Micah Redding — Christian Transhumanism: faith, technology & the future

How does Salvation Work?

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Here’s how salvation works in Christianity.

In Christianity, love is what saves. When Jesus is asked how to inherit eternal life, the answer is the the greatest commands:

“Love the Lord your God with all your heart and with all your soul and with all your strength and with all your mind, and, Love your neighbor as yourself.” (Luke 10:27)

“Do this and you will live”, Jesus affirms. According to him, this is the summation of the Law and the Prophets, and the thing that makes one a child of God. It is all that has ever really been required.

But love is far harder than it seems. To love everyone—to embrace God’s concerns as one’s own—in the face of intense fear and violence and pain, is almost impossible.

This impossibility is what we see on the cross. Intense love persisting in spite of everything against it. Intense love persisting in spite of pain, fear, violence, and injustice. Intense love still concerned for those around it, still loving its enemies, still refusing to give in to hate.

To love like that requires faith.

This is why Paul can constantly talk about salvation by faith, despite insisting that love is the most important thing of all. Faith is what enables us to love, in spite of everything that tells us love is foolishness.

Faith is often expressed in concrete action.

The faith of Abraham was the willingness to leave his home and venture into the wilderness, in pursuit of God’s promises.

The faith of the Israelites was the willingness to cross the Red Sea, and leave their lives in Egypt behind.

The faith of the early Christians was the choice to embrace a crucified Messiah, and publicly identify with him.

The reason these concrete actions are important is that once we declare something, it tends to get heavily reinforced over time. To cross the Red Sea meant you were all in—there was no going back to Egypt. To identify with a crucified Messiah meant there was no going back to your old social life.

These kinds of concrete actions and declarations are how we establish our faith, our commitment to a certain path and a certain future. Having gone all in, we are able to do things we wouldn’t otherwise, we are drawn in certain directions, and immune to certain kinds of persuasion.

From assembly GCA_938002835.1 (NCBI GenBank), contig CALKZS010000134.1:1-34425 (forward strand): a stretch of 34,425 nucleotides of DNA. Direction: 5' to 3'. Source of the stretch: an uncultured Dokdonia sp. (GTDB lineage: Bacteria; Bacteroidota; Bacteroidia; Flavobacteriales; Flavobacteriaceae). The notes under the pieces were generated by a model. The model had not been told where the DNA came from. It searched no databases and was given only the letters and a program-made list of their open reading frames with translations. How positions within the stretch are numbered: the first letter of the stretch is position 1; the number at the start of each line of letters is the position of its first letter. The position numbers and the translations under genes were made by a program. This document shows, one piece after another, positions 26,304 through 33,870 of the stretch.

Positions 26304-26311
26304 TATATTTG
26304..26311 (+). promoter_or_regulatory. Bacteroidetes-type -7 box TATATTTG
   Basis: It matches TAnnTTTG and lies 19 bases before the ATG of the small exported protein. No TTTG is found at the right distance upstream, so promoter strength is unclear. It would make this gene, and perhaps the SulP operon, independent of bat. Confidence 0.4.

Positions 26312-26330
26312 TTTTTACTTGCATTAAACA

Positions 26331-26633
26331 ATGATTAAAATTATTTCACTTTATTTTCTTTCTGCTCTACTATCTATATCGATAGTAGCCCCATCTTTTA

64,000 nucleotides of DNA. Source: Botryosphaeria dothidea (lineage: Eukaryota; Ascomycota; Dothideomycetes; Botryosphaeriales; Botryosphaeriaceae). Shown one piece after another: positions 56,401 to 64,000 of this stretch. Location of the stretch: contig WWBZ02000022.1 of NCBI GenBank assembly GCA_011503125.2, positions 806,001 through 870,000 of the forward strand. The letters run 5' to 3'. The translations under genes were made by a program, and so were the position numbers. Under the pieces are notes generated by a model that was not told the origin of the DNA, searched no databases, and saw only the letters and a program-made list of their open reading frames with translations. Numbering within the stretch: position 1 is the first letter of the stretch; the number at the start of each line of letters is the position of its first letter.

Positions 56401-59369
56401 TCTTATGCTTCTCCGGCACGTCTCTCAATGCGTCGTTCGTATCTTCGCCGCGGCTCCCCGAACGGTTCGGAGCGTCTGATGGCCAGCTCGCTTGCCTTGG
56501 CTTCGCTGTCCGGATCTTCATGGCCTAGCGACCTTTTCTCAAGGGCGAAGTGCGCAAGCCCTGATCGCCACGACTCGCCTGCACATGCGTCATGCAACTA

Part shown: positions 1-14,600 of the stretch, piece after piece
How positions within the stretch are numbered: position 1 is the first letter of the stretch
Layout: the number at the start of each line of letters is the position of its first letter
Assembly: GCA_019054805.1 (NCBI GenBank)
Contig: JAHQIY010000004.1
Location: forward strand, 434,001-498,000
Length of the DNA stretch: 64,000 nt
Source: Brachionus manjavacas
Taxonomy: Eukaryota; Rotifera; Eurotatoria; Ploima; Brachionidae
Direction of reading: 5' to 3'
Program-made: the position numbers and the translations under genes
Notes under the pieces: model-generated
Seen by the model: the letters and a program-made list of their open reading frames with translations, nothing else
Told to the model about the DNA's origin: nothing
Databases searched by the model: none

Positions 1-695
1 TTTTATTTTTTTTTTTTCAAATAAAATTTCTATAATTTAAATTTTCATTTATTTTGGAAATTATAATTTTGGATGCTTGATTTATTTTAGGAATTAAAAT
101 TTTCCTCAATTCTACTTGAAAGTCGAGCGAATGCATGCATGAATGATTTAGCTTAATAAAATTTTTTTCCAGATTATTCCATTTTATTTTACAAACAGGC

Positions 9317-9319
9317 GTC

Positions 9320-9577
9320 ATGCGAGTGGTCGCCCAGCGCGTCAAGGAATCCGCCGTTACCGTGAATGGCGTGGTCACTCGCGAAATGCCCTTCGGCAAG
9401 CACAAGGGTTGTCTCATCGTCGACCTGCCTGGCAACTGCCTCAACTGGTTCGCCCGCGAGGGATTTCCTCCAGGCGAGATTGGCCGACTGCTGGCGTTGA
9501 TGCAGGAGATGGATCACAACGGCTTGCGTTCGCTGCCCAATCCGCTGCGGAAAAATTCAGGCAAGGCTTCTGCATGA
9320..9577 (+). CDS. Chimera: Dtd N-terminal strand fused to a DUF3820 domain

In the first century, this was played out in a concrete and dramatic way, as Jewish Christians remained immune to the nationalistic fervor that overtook the nation of Israel, leading to its horrifying destruction.

Christians were saved from that destruction by faith, as lived out in their public identification with a Messiah who warned against just such a path.

Perhaps this is what Peter had in mind when he evoked the story of Noah’s flood—the New Testament’s most pervasive metaphor for salvation. Noah was saved by choosing to build the ark, and then letting himself be sealed inside it, sealing his fate both figuratively and literally. Once the ark was closed, there was no going back.

This, Peter says,

“…symbolizes baptism, that now saves you…not the removal of dirt from the body, but the pledge of a clear conscience toward God.” (1 Peter 3:21)

As Peter explains, baptism did not save by doing something to the body, but by doing something to the mind. By pledging themselves to God in a public way, they were cutting themselves off from the life they knew, sealing themselves to a fate that could lead in only one direction.

This was an extreme and concrete expression of faith. If Jesus was wrong, they were history’s greatest fools—if Jesus was right, they would be history’s greatest victors.

But once the decision was irrevocably made, their resolve and their commitment to that direction would become stronger and stronger over time.

And then, in the moment of greatest tribulation, they would be able to stand their ground, hold on to their faith, and love like God himself loved. And that would be salvation.